MacArthur in Russia, part 21

John MacArthur
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In this series of lectures the author speaks of the importance of understanding truth and the specifics in defending it.

He compares the church that is unequipped in defending Biblical truth to a man whose immune system has been destroyed. A man such as this is susceptible to every illness. Our main objective is to declare the truth, walk in it and defend it. Therefore:
➢ Christ is the truth.
➢ The Holy Spirit is the Spirit of Truth
➢ We are saved by this Truth
➢ We live this Truth
➢ We worship this Truth
➢ We rejoice in this Truth
➢ We endure persecution for this Truth.

This Truth which the Lord endowed us with will save and keep us throughout our entire lives.

In this series the author also speaks about the uniqueness of the cross and answers the listeners’ questions.

This lecture was recorded in Moscow in 2004

The Beatitudes, part 20

John MacArthur
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The Old Testament ends with a warning of a curse: “…lest I come and smite the earth with a curse” Mal. 4:6. In juxtaposition to the Old Testament, the New Testament begins with a promise of blessing during Jesus Christ’s Sermon on the Mount. We call these blessings The Beatitudes.
The Old Testament law demonstrates man’s need for salvation. The New Testament offers a Savior – the Lord Jesus Christ. The Beatitudes explain the reason for cursing and indicate that man does not possess his own righteousness by which he could escape the wrath of God. The blessedness Christ offers is not dependent on self-effort or self-righteousness, but on the new nature God gives.
Christ offers blessings instead of cursing to those who sincerely accept righteousness and salvation on His terms.

The Beatitudes, part 19

John MacArthur
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The Old Testament ends with a warning of a curse: “…lest I come and smite the earth with a curse” Mal. 4:6. In juxtaposition to the Old Testament, the New Testament begins with a promise of blessing during Jesus Christ’s Sermon on the Mount. We call these blessings The Beatitudes.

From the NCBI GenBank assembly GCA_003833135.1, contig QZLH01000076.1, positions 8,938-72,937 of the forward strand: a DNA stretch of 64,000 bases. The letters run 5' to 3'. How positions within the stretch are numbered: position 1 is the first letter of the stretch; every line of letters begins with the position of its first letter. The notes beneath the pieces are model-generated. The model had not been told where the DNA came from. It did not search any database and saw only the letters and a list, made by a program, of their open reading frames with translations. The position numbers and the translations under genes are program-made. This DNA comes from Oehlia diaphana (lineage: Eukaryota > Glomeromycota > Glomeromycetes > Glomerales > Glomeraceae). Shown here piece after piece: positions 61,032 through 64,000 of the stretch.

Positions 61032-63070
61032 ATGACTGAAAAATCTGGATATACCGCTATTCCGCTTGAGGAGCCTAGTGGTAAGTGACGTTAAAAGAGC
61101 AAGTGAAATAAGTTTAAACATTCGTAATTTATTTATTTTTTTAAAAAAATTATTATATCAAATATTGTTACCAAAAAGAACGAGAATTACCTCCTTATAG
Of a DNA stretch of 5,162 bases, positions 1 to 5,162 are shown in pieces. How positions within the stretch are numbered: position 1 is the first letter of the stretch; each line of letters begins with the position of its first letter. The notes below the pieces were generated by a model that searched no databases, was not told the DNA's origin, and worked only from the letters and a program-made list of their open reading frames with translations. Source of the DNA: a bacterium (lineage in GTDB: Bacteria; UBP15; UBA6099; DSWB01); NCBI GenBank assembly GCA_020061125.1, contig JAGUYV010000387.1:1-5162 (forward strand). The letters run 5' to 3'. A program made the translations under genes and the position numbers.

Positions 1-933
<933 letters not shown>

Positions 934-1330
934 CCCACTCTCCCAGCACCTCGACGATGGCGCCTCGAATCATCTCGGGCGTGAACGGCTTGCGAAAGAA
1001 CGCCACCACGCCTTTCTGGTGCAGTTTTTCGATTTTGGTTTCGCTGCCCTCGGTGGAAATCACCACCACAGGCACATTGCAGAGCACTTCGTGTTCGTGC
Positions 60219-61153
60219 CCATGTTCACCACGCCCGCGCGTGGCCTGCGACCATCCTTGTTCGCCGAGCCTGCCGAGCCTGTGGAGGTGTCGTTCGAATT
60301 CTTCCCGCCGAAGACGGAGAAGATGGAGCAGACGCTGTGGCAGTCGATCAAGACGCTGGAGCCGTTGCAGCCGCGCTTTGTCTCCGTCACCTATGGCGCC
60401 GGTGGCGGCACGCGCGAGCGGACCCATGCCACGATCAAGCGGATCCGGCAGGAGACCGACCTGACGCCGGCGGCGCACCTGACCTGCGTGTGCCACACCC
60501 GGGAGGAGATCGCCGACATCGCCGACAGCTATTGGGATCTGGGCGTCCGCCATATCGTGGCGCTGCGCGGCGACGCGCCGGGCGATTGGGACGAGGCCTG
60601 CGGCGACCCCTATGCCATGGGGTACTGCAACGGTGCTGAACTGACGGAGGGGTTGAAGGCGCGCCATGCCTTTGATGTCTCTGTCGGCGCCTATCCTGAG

The Old Testament law demonstrates man’s need for salvation. The New Testament offers a Savior – the Lord Jesus Christ. The Beatitudes explain the reason for cursing and indicate that man does not possess his own righteousness by which he could escape the wrath of God. The blessedness Christ offers is not dependent on self-effort or self-righteousness, but on the new nature God gives.
Christ offers blessings instead of cursing to those who sincerely accept righteousness and salvation on His terms.

The Beatitudes, part 18

John MacArthur
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The Old Testament ends with a warning of a curse: “…lest I come and smite the earth with a curse” Mal. 4:6. In juxtaposition to the Old Testament, the New Testament begins with a promise of blessing during Jesus Christ’s Sermon on the Mount. We call these blessings The Beatitudes.
The Old Testament law demonstrates man’s need for salvation. The New Testament offers a Savior – the Lord Jesus Christ. The Beatitudes explain the reason for cursing and indicate that man does not possess his own righteousness by which he could escape the wrath of God. The blessedness Christ offers is not dependent on self-effort or self-righteousness, but on the new nature God gives.
Christ offers blessings instead of cursing to those who sincerely accept righteousness and salvation on His terms.

The Beatitudes, part 17

John MacArthur
Play

The Old Testament ends with a warning of a curse: “…lest I come and smite the earth with a curse” Mal. 4:6. In juxtaposition to the Old Testament, the New Testament begins with a promise of blessing during Jesus Christ’s Sermon on the Mount. We call these blessings The Beatitudes.
The Old Testament law demonstrates man’s need for salvation. The New Testament offers a Savior – the Lord Jesus Christ. The Beatitudes explain the reason for cursing and indicate that man does not possess his own righteousness by which he could escape the wrath of God. The blessedness Christ offers is not dependent on self-effort or self-righteousness, but on the new nature God gives.